But a blur

Several people, Koreans and Americans alike, have asked me the one question that every foreigner has had the opportunity to answer.

Almost a quarter of the year has gone by.

The past two months played a horrible disappearing act on me. Back in the US, Monday seemed to linger around a little longer every week.

There are plenty of distractions- the bottomless bucket-o-work to empty, the abundance of food establishments with the option of delivery at anytime within the 24-hour period we call a day, gambling rooms that never rest, various vegetation and botanical venders displaying their goods on the sidewalk, shoes, makeup, steel, socks, and pet stores still open around midnight -but we musn't forget the hordes of bodies that make their way through these streets. The human traffic in New York can't compare to the constant streams that pass through these rivers of concrete.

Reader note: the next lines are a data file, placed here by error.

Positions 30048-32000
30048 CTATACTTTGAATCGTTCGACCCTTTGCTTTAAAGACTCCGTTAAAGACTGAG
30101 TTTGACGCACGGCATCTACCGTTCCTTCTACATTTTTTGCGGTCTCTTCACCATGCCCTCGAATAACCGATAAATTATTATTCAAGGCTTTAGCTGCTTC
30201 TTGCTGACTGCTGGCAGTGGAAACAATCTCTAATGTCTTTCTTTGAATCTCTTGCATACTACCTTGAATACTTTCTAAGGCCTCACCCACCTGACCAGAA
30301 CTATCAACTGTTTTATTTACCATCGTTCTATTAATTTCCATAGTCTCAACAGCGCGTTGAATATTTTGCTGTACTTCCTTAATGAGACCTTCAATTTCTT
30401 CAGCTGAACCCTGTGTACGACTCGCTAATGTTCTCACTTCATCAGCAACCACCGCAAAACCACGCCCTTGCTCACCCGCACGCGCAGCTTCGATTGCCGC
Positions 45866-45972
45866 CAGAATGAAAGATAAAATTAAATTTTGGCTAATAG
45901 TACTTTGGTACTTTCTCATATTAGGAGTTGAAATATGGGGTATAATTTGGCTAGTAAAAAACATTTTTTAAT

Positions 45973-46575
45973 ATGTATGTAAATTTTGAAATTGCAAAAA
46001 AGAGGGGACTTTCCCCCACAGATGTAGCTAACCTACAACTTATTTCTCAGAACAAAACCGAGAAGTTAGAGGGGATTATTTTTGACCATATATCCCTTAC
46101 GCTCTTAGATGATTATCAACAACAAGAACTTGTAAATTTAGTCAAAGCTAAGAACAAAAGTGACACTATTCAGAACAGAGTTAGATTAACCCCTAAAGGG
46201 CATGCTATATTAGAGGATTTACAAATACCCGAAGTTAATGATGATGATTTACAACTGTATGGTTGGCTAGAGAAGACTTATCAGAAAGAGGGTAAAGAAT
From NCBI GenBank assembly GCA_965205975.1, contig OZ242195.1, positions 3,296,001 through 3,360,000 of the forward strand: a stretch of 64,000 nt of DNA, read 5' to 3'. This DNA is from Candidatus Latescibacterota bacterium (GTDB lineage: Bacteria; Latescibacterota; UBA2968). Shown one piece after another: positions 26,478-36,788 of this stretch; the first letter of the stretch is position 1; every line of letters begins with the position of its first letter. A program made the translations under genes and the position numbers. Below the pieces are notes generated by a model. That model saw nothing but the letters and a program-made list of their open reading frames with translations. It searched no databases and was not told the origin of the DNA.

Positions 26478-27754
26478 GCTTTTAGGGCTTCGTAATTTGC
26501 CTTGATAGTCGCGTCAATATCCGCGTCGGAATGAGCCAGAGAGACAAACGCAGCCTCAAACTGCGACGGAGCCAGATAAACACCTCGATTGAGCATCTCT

The I have always considered myself an avid people watcher, but there's something different about them...

I miss the slow, humdrum beat that I paced myself to 13 hours ago.

The population here is so dense. No surprise, but I didn't realize how precious breathing space would become.


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